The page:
I would like to know the ideas that are being used for explaining to the client the limitations of the language used for enhancement of the existing project.

Given a scenario was that the project existed in VC++ 6.0 and the client had asked for enhancement that could include transparency (alpha) component in the color part (currently using gdi).

I found out that gdiplus library supports such feature but could not find it for MSVS 6.0 since its already being outdated (could not even find the msdn files for it) did not have support for gdiplus.

I had to explain it to my client, so created an application in the newer MSVS and included both gdi and gdiplus and drew some objects using both the libraries side by side.

So gave him an idea that the following point could be fixed if we migrate it to the newer version of code. Since client being a developer himself understood it.

But there are cases when the clients are not developers and bearing no knowledge about programming. In such cases it is difficult to explain the problem.

2 Answers 2


Take a step back and think about your requirements:

Given a scenario was that the project existed in VC++ 6.0 and the client had asked for enhancement that could include transparency( alpha) component in the color part(currently using gdi).

See that your tasks were very technical to begin with. You should generally have very technical requirements when the client is also a tech person, e.g. a developer. Like in your case.

In cases when the client is a non-technical person, you'll usually have requirements that go something like: We want the dialog box to have the round loading thingy, rounded corners and look pretty. They will rarely set you any constraints related to which library you should use, and in these cases that is completely your choice and responsibility and no explanations are satisfactory.

There are also rare cases that a very non-technical gives you very technical requirements (rare, but it happens). In these cases you should try talking to them to understand what they want instead of what they say they want and only then suggest a technology which can accomplish the goal in the best way.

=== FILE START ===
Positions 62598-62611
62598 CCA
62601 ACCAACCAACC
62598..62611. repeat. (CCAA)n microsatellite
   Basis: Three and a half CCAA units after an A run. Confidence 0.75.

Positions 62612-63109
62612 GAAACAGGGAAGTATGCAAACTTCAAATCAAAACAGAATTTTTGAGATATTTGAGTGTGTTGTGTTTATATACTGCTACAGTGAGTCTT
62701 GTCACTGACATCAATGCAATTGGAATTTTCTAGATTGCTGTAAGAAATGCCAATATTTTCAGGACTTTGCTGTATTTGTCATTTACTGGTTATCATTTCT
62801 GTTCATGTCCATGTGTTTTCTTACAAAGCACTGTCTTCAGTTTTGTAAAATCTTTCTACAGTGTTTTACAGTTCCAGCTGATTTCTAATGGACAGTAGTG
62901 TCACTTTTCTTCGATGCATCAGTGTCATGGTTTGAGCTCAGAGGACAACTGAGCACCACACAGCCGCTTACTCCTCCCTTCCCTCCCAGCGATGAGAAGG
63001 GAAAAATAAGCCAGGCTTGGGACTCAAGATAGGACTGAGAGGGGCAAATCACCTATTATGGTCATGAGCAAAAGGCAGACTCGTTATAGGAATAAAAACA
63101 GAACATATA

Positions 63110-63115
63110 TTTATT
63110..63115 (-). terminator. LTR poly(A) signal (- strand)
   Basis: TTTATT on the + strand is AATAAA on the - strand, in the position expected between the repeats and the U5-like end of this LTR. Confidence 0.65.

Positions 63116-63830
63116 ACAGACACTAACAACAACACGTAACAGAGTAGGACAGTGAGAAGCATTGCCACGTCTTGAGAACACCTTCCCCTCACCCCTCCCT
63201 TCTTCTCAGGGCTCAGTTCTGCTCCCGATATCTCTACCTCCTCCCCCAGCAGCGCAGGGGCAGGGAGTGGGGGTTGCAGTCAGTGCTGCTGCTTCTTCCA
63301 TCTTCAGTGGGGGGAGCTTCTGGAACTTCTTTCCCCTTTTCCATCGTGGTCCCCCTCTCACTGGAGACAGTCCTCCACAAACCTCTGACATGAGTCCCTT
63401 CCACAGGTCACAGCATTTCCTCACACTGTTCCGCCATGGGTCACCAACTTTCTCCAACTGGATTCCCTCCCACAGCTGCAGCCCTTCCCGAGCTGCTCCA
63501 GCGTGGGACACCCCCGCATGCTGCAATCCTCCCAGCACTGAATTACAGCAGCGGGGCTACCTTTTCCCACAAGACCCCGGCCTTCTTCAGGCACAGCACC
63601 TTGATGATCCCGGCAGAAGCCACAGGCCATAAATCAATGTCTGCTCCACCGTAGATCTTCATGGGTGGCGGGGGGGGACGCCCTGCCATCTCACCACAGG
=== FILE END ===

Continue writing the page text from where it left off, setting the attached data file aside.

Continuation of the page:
Oh, yes. When you are modifying existing codebase and are facing a limitation, then you would have to explain it to your clients, technical or not. In that case, I usually use an analogy. You can't build house first and chimney later or something like that.

  • +1 for taking a step back and think about the requirements. Also, customers many times try to explain you what they think the solution will be, instead of providing the actual problem. Thinking outside the box of what they say is important :)
    – jlemos
    Apr 27, 2012 at 9:04
  • +1. Good analogy for me is that coding is like hiking, in that the trek to get to where you need to go isn't always a straight line. Obstacles tend to get in the way that makes "crossing the river" without a bridge quite possibly a long and arduous journey even if it isn't actually "far" with respect to your current position. Some obstacles are trees, while others are rivers, and others still are entire mountain ranges.
    – Neil
    Apr 27, 2012 at 9:58

Well as you are really not talking about a "language" but an upgrade of your development environment its a no brainer.

"The current version of xxxx does not support the features you want we need to upgrade to the latest version".

I know VC 6.0 for C++ to VS 2010 is a big upgrade but its still just an upgrade.

  • 1
    Speaking from experience, it's not that simple. VS 2010 adds support for Vista and Windows 7 operating systems which may cripple proper usage of libraries written prior to Windows Vista or Windows 7, meaning you'd also have to upgrade the libraries and/or find new ones. It could be quite difficult indeed.
    – Neil
    Apr 27, 2012 at 10:02
  • @James the system files of VS 2010 differ from that of VS 6.0. Also there are some datatype mismatches.
    – Shirish11
    Apr 27, 2012 at 10:10
  • Yeah, but the question was "How do I tell a non-technical user", so none of that means anything to them. An upgrade is still an upgrade even if the versions are largely incompatible and you software supplier has made an unholy mess of the upgrade path. Apr 30, 2012 at 1:24

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